Jones, diminutive and soft-spoken, has been with the Faces some six years, since their earlier configuration as the Small Faces, that swell little group whose records he remembers with justifiable pride. His self-esteem seems important to Kenny and he takes his job seriously. Onstage he is ever alert, attentive to the moves of every member of the band: ready to accent some gesture of Rod’s, watching for one of Woody’s telepathic signals to extend a solo. The addition of Jesse Ed Davis on rhythm guitar has altered that interplay, eliminating the holes that formerly existed for Kenny (and everyone else) to fill and, for the time being, making the equilibrium of the set less flexible.

“I don’t give a shit where it is, as long as we do it.

“The breakup talk,” Jones offers, “is because Rod said it in the paper. It was Rod’s creation. Rod’s baby, that was. Rod says a lot of things. I mean, in the national newspapers . . . I did an article myself, actually, to be fair . . . In one paper he said, ‘If the Faces are gonna split up, it’ll be now or never, ’cause this is the closest we’ve ever been to it.’ But he tells some other newspaper, ‘I’ll never leave the Faces, they’re a great band.’ Came out the same fuckin’ day and everything.

“He just likes to confuse the press,” Kenny says, with some confusion of his own. “I think he does it harmlessly . . . jokingly, not realizing that the other side of the fence takes it seriously . . . I suppose it keeps the interest going or something. I don’t know. Who knows?”

The next scheduled Faces album, Kenny says, is a “best of” package. It will include, for those who missed it twice as a single, “You Can Make Me Dance, Sing or Anything.”

“The one thing I’ve really neglected the past three months,” Britt Ekland says, “is my own career.” She sits on a metal folding chair in the locker room of Tucson’s University of Arizona Stadium. In another chamber, a lavatory away, the band is tuning for the concert. Daughter Victoria is being interviewed across the room by a college journalist who has happily accepted her in lieu of a Face. At his feet is Britt’s camera case, covered with the backstage passes she collects as souvenirs of her travels with Rod; they have been together, she estimates, nearly every hour of the past six and one-half months. (Of her new hobby, Woody has said a bit cattily, “We were all surprised to find out that Britt was a photographer now. But . . . she can take photographs, so . . . once again . . . nothing wrong with that!”) While still allotting time to Victoria and two-year-old Nikolai (“That’s, uh . . . Lou”), she has devoted the rest of her energy during that period to Stewart.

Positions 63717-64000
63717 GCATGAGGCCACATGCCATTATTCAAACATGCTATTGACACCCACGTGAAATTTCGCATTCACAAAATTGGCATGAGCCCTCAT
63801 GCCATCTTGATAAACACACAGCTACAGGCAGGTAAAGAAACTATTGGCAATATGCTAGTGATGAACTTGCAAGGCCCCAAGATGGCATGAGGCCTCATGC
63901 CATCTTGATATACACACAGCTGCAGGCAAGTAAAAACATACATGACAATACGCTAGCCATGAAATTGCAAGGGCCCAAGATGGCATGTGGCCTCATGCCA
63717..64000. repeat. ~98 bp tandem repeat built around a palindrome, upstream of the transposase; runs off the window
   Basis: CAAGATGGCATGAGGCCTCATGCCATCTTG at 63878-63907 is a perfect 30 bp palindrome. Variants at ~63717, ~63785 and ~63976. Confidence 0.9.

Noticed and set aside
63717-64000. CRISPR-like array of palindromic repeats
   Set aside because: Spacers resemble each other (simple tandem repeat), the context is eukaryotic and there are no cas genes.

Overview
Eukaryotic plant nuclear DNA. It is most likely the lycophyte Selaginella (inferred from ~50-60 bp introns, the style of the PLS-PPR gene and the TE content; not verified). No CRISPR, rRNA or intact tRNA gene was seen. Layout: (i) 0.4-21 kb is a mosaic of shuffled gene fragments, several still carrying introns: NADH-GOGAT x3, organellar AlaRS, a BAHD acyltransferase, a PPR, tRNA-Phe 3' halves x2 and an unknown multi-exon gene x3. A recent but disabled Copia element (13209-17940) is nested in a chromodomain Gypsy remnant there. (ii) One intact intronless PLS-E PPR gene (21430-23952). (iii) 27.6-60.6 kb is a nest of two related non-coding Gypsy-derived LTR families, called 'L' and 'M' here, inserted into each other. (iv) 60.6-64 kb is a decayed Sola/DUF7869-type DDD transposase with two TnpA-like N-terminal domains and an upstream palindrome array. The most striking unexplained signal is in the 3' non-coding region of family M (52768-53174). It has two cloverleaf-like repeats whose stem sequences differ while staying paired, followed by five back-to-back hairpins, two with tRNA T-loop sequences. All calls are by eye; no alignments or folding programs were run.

“It’s really worth it. I wouldn’t do it if it weren’t. I mean, I know how important I am. I am my own product. I have two children and I have a career. But he’s, he’s really worth it, he’s . . . a unique person. I don’t think I would say that just because I love him. If you stand out there every night and watch him work . . . He just knocks me out. I think he’s incredible. Even when they’re down and they can’t get anything going and they just go through it, he’s still good. He’s very consistent. Very consistent person. Very dedicated. He’ll sit in that hotel room before a gig, sour faced, thinking what a creepy hole he’s in; but once he’s out there, it’s the most important thing in his life. I admire that.”

Rod walks through the room in his preshow white terrycloth robe, stopping to ask Britt, “You lying?”

“No, I never lie,” she says, reaching out to touch him. “What you got in your pocket?”

“It’s a phone number,” he answers, rolling his eyes significantly.

“Oh, yeah?

“It’s Paul Nelson’s.”

He shucks his robe in the next room and returns to pose for local photographers in his stage suit. Enjoying himself, he blows the whistle he wears around his neck and waves at Britt. “Hi, cutie!” she calls. “Look at you! Yards and yards of silk.”

A moment later, she is saying of him, “He’s very spoiled. He really is. Like a spoiled kid. ‘Cause everybody loves him. They really do, let’s face it. He’s like my son. My son, he’s so pretty and cuddly – he’ll throw his arms around you, he loves everybody. It’s easy to love somebody like that. Oh, sometimes he’s a bit moody, but very little. But he is very demanding.”

“And you?”